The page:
Suicide prevention became a topic of discussion when Gov. Asa Hutchinson formed the Arkansas Suicide Prevention Council. Since then, local media have addressed the topic and a number of rallies have been held, and our company has chosen to address the topic as well.

While suicide is difficult to discuss, it’s a subject that must be talked about.

“There’s a lot of work to be done,” Chris Epperson said. “While deaths due to the top 10 leading causes of death are decreasing, suicide is increasing.”

Epperson serves on the council and is chair of the Arkansas chapter of the American Foundation for Suicide Prevention (AFSP), which is staffed entirely by volunteers. He also serves on the National Leadership Council for the AFSP.

The AFSP works in a number of areas to prevent suicide: through education, by funding research, which is very often conducted statewide and nationally by working with organizations such as the Centers for Disease Control and Prevention; through advocacy, their delegates work on the state level and in our nation’s capitol by meeting with legislators to address a number of issues, such as suicide among veterans. “Veterans account for only 1 percent of the overall population, yet they account for 20 percent of all suicides in the United States. We lose about 23 veterans to suicide each day,” Epperson said.

This January, AFSP held its first clinician training to help doctors become more informed about how to provide services to help prevent suicide. Epperson said research shows that about 50 percent of people who die by suicide visited an emergency room (ER) or doctor within 60 days of their deaths.

“We are working to train physicians and ER doctors to ask questions to identify warning signs and to catch the patients early on so they can get the help they need,” Epperson said.

The AFSP’s advocacy work also includes addressing the issue of access. “Years ago The Mental Health Parity and Addiction Equity law was passed. It basically says that insurance companies must allow [an equal number of] mental health care visits and general doctors visits annually,” Epperson said. However, that policy isn’t being followed by all companies, he said.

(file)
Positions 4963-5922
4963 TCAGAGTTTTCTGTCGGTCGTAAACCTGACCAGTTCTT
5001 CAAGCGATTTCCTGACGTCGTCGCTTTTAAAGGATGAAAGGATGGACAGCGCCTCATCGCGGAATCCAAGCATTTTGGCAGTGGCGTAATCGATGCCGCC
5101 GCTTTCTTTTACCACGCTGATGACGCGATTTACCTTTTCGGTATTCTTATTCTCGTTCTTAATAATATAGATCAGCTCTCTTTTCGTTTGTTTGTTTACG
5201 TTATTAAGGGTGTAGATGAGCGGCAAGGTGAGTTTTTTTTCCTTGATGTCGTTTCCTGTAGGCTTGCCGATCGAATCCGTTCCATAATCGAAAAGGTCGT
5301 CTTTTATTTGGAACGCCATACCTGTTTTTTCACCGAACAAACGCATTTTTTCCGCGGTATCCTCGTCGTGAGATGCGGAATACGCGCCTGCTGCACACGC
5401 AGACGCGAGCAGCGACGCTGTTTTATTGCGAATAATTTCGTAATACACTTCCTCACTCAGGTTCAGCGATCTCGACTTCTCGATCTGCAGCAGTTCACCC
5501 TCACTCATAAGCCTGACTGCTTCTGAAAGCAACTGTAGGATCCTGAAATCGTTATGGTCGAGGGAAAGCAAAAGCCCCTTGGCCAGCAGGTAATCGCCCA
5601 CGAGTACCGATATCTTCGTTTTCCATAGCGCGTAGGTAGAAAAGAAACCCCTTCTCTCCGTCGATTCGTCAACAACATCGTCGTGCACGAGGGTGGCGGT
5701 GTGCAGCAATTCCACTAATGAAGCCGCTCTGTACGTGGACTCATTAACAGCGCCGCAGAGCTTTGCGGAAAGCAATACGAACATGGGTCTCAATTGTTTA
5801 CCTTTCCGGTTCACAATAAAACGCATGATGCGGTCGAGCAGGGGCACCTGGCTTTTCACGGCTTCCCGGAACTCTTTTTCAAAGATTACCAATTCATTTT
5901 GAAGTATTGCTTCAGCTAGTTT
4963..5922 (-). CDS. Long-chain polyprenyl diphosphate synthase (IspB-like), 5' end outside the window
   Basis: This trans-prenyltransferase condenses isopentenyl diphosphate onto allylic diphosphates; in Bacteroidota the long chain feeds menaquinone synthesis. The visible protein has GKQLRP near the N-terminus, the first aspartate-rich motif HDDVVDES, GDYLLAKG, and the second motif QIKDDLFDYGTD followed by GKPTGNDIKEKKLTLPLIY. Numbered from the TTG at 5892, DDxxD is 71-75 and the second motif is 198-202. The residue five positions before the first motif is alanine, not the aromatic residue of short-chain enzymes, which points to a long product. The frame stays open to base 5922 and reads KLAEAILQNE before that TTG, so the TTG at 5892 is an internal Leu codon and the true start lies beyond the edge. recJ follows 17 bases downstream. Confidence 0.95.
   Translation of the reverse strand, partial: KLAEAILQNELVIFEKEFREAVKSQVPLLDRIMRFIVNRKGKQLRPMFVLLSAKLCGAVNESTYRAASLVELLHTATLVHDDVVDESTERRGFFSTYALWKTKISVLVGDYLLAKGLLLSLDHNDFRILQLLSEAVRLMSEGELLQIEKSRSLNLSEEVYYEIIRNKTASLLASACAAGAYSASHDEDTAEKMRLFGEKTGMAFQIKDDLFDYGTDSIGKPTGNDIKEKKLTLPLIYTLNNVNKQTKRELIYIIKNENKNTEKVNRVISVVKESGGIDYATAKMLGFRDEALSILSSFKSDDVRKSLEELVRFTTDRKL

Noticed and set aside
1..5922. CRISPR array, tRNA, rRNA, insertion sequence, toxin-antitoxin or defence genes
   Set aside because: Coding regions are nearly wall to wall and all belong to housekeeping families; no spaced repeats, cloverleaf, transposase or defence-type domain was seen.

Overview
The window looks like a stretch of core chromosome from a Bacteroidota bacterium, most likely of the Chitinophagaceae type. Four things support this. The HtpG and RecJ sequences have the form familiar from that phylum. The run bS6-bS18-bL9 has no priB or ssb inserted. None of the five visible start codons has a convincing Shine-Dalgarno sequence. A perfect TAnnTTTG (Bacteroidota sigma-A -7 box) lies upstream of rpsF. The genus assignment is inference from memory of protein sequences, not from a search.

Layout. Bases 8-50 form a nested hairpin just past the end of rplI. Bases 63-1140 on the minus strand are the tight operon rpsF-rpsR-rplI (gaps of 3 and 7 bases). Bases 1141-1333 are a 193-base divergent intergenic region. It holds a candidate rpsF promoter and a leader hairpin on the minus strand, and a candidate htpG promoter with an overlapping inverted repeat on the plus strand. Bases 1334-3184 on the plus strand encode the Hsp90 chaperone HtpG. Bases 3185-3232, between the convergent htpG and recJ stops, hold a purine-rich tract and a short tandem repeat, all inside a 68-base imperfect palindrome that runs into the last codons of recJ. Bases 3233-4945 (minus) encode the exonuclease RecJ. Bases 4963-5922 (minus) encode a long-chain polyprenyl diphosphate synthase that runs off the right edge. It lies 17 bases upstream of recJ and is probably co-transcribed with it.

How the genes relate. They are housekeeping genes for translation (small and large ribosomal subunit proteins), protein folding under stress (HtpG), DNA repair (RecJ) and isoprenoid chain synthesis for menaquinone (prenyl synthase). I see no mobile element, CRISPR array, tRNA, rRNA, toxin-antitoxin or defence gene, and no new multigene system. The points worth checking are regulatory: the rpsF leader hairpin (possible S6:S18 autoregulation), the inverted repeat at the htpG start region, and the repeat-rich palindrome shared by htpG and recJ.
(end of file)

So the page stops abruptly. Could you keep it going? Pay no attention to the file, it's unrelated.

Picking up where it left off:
There has also been a lot of research to discover other factors that could play into depression and suicide, such as childhood sexual abuse and domestic abuse.

The AFSP’s education efforts include dispelling myths and distributing information via their website as well as through brochures, movies and training.

For instance, they address myths surrounding suicide. Epperson said, “One of the most common myths is that if you mention suicide to someone who you feel is contemplating suicide, it will happen. That’s simply not true. If you know someone who is in crisis and you don’t ask ‘Are you having thoughts of suicide?’ you cannot help. Statistics show that individuals are actually relieved that someone asked. Exposing those feelings releases a bit of the blackness and shame [associated with suicide]. Once you start the conversation, you can figure out how to help and how to get help.”

Another myth, he said, is that bullying causes suicide. While bullying is a serious subject, there are a number of factors that go into someone taking his life, Epperson said. Things such as a family history of suicide; psychological factors, such as perfectionism, the drive to be the best, look your best and to be on top; as well as biological factors, such as mental health issues, often factor into a decision to self-harm.

“We find that there often are a combination of things that lead to someone dying by suicide,” he said. “Contagia is another topic people often ask about, and it can exist in tight-knit groups, such as in schools. That’s why it’s important to talk about it. Youth need a place to talk about suicide and a way to process grief constructively.”

The Arkansas chapter of AFSP distributed to every junior, middle and high school in the state the After Suicide Toolkit For Schools to equip officials and educators on how to deal with the aftermath of a suicide. To help prevent suicide, they also distributed the Model School District Policy on Suicide Prevention, which includes information about risk factors, tools for staff development and instructions for handling situations that take place in and outside of school and more. They also delivered to the state’s high schools the “More Than Sad,” program. It includes information for teens teaching them how to recognize depression in themselves as well as others; for educations to help them become proactive; and for parents to help them read the signs and recognize behaviors and personality changes. Last fall, all three programs were distributed to private schools through the William McCastlain Memorial Fund.

For more information about the “More Than Sad” program as well as Out of the Darkness Walks, educational and prevention tools, information about survivor support programs, volunteer opportunities and more, visit